Purchasing a new house can be the biggest investment you can make. Ensuring that the septic system is in working condition before making the ultimate decision is where we come in. We educate the buyer about the system so they know what proper care practices can be instilled, and warn them if any existing problems that may be occurring.

An inspection first and foremost starts with and interior inspection of the house. We look for backwash from water treatment systems, garbage disposals, and hot tubs that could be draining into the septic system. We look for these because they can have and adverse affect on how much damage they may have caused or can cause in the future. A water treatment system is not permitted to discharge into the septic system. On-site disposal of water treatment system wastewater shall have a dedicated area separate from the septic system. Houses with garbage disposals and hot tubs draining into septic systems are required to have a septic tank that is 250 gallons bigger than the size tank required for the amount of bedrooms in the house.

Next, we locate and open the front and rear covers of the septic tank. If the covers are more than 1 foot deep, the Connecticut Public Health Code requires that the tank is retrofitted with risers. This will bring the access to the tank closer to the surface. We inspect the water level in the tank, check for stress cracks in the concrete, and the general condition of the inlet and outlet baffles.

We will run some water from the house to verify the pitch in the pipes to the tank is correct and that there are no obstructions.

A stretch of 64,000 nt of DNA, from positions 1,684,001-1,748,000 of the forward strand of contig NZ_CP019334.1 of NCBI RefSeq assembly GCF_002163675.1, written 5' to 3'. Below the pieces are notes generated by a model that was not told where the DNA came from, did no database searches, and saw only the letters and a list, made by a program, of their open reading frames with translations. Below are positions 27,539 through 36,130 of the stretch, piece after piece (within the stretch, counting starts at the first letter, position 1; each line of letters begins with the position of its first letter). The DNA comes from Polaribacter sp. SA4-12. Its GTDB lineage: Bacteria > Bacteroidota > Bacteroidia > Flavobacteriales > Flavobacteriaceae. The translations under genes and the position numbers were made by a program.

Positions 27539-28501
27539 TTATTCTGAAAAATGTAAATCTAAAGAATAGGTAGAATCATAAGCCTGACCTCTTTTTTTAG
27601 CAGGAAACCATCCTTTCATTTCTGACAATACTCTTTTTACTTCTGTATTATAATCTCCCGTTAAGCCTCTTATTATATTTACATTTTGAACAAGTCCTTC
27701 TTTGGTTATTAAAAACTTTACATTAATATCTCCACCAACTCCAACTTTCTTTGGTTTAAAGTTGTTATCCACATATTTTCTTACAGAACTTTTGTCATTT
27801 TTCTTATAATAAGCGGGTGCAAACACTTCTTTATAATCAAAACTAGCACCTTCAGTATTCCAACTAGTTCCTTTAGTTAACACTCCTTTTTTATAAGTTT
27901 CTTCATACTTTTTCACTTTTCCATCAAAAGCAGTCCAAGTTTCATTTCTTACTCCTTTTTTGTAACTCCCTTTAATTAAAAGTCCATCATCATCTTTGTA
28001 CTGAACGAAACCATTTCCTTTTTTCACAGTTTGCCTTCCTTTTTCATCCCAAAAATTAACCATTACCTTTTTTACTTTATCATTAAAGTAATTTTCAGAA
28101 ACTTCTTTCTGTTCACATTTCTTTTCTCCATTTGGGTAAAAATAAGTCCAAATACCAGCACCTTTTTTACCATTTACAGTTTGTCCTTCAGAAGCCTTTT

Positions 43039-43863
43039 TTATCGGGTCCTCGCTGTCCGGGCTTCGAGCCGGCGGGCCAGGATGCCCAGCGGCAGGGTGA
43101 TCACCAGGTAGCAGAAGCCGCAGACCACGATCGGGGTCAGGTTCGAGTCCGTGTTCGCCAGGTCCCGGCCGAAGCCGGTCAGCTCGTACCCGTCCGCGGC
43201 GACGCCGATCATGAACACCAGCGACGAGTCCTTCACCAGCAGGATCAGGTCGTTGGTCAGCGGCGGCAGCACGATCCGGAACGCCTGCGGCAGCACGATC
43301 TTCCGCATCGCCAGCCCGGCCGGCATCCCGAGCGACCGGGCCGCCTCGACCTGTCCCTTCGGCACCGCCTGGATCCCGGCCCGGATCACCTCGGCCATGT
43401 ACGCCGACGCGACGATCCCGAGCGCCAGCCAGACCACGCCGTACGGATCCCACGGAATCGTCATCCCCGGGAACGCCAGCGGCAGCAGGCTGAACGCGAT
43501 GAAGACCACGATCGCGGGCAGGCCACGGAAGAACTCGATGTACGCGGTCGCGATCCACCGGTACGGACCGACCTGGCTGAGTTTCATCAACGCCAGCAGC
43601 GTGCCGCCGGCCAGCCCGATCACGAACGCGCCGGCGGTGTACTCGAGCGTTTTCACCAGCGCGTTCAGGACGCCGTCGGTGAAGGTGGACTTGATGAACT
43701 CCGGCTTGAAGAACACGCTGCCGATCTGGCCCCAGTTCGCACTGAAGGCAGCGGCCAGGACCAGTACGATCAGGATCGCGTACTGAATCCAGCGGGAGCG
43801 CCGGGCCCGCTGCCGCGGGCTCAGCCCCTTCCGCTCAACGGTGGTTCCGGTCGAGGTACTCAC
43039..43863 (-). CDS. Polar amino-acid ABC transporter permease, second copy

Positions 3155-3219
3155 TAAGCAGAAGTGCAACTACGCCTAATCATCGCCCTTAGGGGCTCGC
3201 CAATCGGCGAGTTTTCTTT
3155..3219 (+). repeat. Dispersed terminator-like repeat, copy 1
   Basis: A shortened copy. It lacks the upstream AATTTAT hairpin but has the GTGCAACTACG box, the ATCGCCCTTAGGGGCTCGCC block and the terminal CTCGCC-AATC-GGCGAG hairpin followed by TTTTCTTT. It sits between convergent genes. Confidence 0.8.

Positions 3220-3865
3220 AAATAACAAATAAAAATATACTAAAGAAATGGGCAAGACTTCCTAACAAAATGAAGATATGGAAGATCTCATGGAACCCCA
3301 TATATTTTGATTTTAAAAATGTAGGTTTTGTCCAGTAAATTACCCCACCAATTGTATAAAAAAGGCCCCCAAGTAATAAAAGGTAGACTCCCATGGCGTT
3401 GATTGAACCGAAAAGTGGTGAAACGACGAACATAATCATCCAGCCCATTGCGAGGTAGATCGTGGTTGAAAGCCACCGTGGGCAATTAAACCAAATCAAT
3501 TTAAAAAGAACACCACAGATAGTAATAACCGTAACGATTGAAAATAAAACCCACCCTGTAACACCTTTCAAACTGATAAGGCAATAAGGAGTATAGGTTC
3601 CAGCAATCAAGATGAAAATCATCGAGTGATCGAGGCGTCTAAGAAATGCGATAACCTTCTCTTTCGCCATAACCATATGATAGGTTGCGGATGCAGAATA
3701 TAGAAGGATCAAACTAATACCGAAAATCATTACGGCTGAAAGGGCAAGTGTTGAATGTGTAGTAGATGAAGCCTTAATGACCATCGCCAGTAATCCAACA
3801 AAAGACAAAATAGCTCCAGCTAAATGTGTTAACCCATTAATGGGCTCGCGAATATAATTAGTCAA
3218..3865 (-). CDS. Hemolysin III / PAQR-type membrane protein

After these steps are completed, we will pump the tank. We can see how responsible the existing homeowner was with maintenance of the septic system while pumping by how much solids have accumulated, what makes up the contents of the solids (grease, anti-bacterial wipes, feminine products, etc) and if the tank should have been pumped sooner. Pumping will also determine the size of the tank.

A visual inspection of the leaching area will be conducted to get an idea of how well they are working. We look for saturated areas on the ground, greener grass, settling of the ground, and then probe the area to check for further ground saturation. Recommendations will be made for protecting the existing system from failure, and examining for a reserve or replacement area for the future are looked at.

Finally, after the inspection is completed, a report will be written detailing the results found during the course of the inspection and the recommendations that may have to be done.